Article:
Adjectives may be divided into two general classes: descriptive and definitive.
From A New English Grammar for Schools, by Thomas Harvey:Previous Harvey's A New English Grammar Next
1. A descriptive adjective limits or describes a noun by denoting some quality belonging to it.
A round table, a square table, a sour apple, a sweet apple, a good boy, a bad boy, an Italian sunset, twinkling stars, thick-warbled songs
2. Words commonly used as other parts of speech sometimes perform the office of descriptive adjectives, and should be parsed as such.
A gold ring, a silver cord, the California pine, a make-believe patriot, double-distilled nonsense. “The West is as truly American, as genuinely mom and apple pie, as any other part of our country.”
3. An adjective is frequency limited by a word joined to it by a hyphen.
A high-sounding title, an ill-matched pair.The compound term thus formed is called a compound adjective and should be parsed as a single word.
4. Adjectives derived from verbs are called participial adjectives.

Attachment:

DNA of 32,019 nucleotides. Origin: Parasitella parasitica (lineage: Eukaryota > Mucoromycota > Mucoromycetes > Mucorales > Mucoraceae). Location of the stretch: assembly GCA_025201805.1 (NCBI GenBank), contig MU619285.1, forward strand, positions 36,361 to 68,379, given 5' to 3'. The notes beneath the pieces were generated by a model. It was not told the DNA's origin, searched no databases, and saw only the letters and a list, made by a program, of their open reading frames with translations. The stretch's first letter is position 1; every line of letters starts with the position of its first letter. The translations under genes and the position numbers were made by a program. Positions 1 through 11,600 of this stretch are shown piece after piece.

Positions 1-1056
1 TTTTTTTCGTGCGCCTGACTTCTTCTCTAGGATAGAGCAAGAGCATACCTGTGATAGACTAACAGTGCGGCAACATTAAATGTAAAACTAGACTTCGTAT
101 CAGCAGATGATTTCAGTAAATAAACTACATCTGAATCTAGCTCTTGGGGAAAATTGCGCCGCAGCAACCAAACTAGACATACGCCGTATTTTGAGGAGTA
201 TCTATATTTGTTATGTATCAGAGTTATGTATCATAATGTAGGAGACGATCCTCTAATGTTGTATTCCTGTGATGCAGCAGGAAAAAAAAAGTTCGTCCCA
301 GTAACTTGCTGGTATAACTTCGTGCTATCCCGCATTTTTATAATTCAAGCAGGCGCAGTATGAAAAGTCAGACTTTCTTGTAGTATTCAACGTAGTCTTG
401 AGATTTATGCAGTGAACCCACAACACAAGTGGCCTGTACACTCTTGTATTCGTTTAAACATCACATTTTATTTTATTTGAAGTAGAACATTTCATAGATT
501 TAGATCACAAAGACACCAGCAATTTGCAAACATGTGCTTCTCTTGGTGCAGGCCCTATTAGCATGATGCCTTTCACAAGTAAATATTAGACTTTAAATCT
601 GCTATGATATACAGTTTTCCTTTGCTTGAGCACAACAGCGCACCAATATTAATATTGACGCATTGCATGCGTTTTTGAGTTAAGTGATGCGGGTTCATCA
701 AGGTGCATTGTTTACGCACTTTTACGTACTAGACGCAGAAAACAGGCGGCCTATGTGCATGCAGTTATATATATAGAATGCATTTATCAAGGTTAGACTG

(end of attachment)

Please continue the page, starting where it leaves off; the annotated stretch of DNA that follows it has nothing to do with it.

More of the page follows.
They are usually placed before the nouns which they modify.
“We walked across a plowed field, and soon came to the flowing spring.”
5. When a descriptive adjective represents a noun understood or not expressed, it must be preceded by an article.
“The wise are provident”
“The good are happy.”
Adjectives thus used should be parsed as adjectives used as nouns.
Tell which of the adjectives in the following sentences are descriptive, and which are compound and participial:
1. The unfortunate man was a hard-working mechanic.2. The fields looked beautiful.3. English books are costly.4. The howling storm is past.5. The soil is very productive.6. The water falls into a marble basin.7. I prefer a New England winter to an Australian summer.
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